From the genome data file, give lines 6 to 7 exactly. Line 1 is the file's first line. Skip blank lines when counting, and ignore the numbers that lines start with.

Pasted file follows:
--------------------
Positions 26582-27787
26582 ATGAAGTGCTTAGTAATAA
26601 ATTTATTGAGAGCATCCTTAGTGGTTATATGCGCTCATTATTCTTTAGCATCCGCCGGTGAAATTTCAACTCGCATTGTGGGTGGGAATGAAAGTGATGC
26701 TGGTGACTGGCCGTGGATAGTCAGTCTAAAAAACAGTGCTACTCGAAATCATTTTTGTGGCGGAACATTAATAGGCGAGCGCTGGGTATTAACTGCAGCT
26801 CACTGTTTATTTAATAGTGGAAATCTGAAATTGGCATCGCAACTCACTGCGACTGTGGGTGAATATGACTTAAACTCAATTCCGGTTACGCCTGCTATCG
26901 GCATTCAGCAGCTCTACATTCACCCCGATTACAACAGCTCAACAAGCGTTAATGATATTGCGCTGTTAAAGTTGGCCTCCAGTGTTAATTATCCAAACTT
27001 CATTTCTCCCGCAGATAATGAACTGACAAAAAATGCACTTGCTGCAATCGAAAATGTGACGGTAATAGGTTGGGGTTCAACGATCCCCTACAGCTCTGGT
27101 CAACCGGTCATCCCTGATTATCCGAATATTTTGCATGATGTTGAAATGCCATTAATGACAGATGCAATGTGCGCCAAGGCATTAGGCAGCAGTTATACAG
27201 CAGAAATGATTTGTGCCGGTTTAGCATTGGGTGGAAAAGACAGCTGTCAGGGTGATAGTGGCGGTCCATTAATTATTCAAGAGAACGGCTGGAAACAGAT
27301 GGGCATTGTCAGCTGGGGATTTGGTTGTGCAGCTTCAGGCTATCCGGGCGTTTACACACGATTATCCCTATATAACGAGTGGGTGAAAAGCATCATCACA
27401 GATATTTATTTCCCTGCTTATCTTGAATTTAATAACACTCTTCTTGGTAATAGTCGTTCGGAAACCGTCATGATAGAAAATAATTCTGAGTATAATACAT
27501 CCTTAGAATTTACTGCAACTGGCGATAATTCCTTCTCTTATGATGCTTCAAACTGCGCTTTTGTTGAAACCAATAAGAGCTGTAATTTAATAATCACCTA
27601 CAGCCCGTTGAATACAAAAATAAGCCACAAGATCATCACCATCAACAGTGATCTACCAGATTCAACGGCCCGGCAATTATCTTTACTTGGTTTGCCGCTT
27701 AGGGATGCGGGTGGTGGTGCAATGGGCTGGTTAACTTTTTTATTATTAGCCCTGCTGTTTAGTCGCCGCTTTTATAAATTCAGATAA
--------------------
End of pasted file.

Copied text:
26901 GCATTCAGCAGCTCTACATTCACCCCGATTACAACAGCTCAACAAGCGTTAATGATATTGCGCTGTTAAAGTTGGCCTCCAGTGTTAATTATCCAAACTT
27001 CATTTCTCCCGCAGATAATGAACTGACAAAAAATGCACTTGCTGCAATCGAAAATGTGACGGTAATAGGTTGGGGTTCAACGATCCCCTACAGCTCTGGT